Cardi B twerked in our faces and put Nigeria back on the map. Government should be thanking the show organisers for inviting her over.
American rapper, songwriter, actress and TV personality, Belcalis Marlenis Almánzar, better known professionally as Cardi B, left Nigeria on Sunday, December 8, 2019 after three days in the nation’s commercial and entertainment capital city of Lagos.
During her brief stay, Cardi just couldn’t get enough of Nigeria. Home girl bloody put Nigeria on the map all over again. And with some style as well.
Her Instagram stories dwelt on how lovely and enjoyable Nigeria is, how industrious and energetic its people are, she went on and on about Lagos’ charming nightlife and frenetic pace, she was treated to a cocktail of lap dances from exotic dancers at a strip club, got herself a Nigerian name (Chioma B), sampled Nigerian beer and jollof with praises to boot, checked into a supermarket and orphanage, and sold Nigeria to her over 70 million social media followers as a tourism destination worth checking out.
Cardi B left Nigeria for Ghana on Sunday and she appears to still miss Nigeria, its energy, endeavour, people, nightlife, food, landscape and charm.
“This is like New York…This is like Disneyland…the hustle don’t f**ing stop…Nigeria is lit…I like this country a lot. You can find everything that you are f**ing looking for in this country. Nigeria reminds me of the Caribbean Island with a touch of New York because everybody is busy. Everybody is going somewhere. The streets are always crowded,” Cardi B said through a mouth full of censored words.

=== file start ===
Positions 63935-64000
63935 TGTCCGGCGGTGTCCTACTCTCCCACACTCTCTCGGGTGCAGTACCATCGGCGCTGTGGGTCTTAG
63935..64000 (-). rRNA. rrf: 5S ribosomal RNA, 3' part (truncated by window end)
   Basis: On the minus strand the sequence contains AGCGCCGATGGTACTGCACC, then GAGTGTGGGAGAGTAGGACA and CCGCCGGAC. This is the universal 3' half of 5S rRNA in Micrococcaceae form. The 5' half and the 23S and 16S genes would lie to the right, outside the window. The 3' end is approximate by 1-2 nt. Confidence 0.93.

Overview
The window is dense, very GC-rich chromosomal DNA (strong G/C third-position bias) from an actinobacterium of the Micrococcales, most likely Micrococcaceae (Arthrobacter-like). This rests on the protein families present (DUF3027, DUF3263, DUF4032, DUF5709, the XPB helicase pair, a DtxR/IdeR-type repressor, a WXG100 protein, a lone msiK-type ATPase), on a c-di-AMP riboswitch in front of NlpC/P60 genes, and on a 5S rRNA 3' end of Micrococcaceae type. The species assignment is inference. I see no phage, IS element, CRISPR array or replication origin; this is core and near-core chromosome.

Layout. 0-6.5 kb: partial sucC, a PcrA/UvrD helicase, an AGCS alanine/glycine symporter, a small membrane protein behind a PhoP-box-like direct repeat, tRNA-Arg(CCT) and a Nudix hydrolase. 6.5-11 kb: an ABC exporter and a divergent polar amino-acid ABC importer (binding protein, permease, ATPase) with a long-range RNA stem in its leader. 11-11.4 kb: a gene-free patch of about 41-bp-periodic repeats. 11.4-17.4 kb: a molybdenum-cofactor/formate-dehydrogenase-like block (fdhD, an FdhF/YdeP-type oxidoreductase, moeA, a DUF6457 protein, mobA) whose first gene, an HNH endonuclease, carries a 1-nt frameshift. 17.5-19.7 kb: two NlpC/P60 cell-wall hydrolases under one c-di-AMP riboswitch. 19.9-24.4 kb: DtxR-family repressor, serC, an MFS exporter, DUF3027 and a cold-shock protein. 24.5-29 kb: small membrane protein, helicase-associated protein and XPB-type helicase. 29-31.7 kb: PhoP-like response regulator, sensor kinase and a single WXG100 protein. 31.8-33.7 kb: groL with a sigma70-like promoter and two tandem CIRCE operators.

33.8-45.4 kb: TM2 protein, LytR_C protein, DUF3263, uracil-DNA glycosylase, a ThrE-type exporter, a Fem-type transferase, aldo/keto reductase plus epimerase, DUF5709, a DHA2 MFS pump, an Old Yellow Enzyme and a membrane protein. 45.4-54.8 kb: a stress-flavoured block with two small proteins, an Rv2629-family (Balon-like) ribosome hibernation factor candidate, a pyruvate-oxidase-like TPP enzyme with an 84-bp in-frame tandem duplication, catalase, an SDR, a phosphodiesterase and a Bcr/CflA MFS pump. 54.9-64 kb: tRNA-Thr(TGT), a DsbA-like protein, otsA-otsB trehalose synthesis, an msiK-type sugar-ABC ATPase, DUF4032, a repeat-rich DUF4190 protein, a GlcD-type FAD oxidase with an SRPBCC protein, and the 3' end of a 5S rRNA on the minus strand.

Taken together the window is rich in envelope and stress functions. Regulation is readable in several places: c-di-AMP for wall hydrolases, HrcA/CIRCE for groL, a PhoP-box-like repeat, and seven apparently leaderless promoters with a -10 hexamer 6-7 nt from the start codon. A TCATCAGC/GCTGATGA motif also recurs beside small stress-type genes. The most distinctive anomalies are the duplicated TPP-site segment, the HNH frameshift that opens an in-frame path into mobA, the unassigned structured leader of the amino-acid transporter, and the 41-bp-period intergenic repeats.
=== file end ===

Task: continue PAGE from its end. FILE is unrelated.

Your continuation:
No international celebrity has been this vocal about their love for Nigeria during a visit.
You can wager that thousands of foreign nationals who hitherto avoided Nigeria like a plague, no thanks to stories of terrorism and brigandage, would be booking flights to Africa’s most populous nation in the nearest future because Cardi B–one of the best rappers on the planet at the moment and a multiple award winner–said so. It is the kind of destination branding that the presidency and its Information and Culture minister, Lai Mohammed, have failed at.
No one can argue that Nigeria is blessed with enormous natural and human resources. Like Cardi B noticed, Nigerians love the hustle, there are beautiful tourism sites littered across every state in the country with amazing cultural relics to boot. What this country has lacked is the right kind of policies and enabling environment from government to convert all of these potential human and natural energy into economic gain and Gross Domestic Product (GDP).
Instead of leaning on its hard working and intelligent people to drive the economy, government would rather depend on one product–crude oil. Rather than develop its numerous tourism destinations into revenue earners, Nigeria sells off its theaters, abandons its picturesque natural sites and allows game reserves to rot.
In the end, a people brow-beaten to breaking point by one misguided government policy after another or a lack of one, resort to losing hope in the commonwealth, stealing from government and hustling just for themselves. It is why only few Nigerians back home speak well of their country or are proud of the land of their birth. They see no hope because government inspires none.
Mohammed’s ministry oversees the country’s tourism milieu, but he is yet to coherently articulate the nation’s tourism blueprint six years on, asides proposing to sell off the national theater edifice in Lagos. In 2019, a nation fixated on one non-renewable resource to survive still doesn’t understand that you can develop tourism to fund a chunk of the annual budget.
In 48hrs, besides shoving her bum in our faces, Cardi B did more for Brand Nigeria than Mohammed, the presidency and successive administrations and state governments have done since independence in 1960. We didn’t need a rapper to remind us of our enormous tourism potential and human capital, but here we are.
Cardi B’s message is a kick up the backside (pun intended) Nigeria badly needs. And it’s a crying shame as well for those whose job it is to put the country on a pedestal and drive its economic agenda.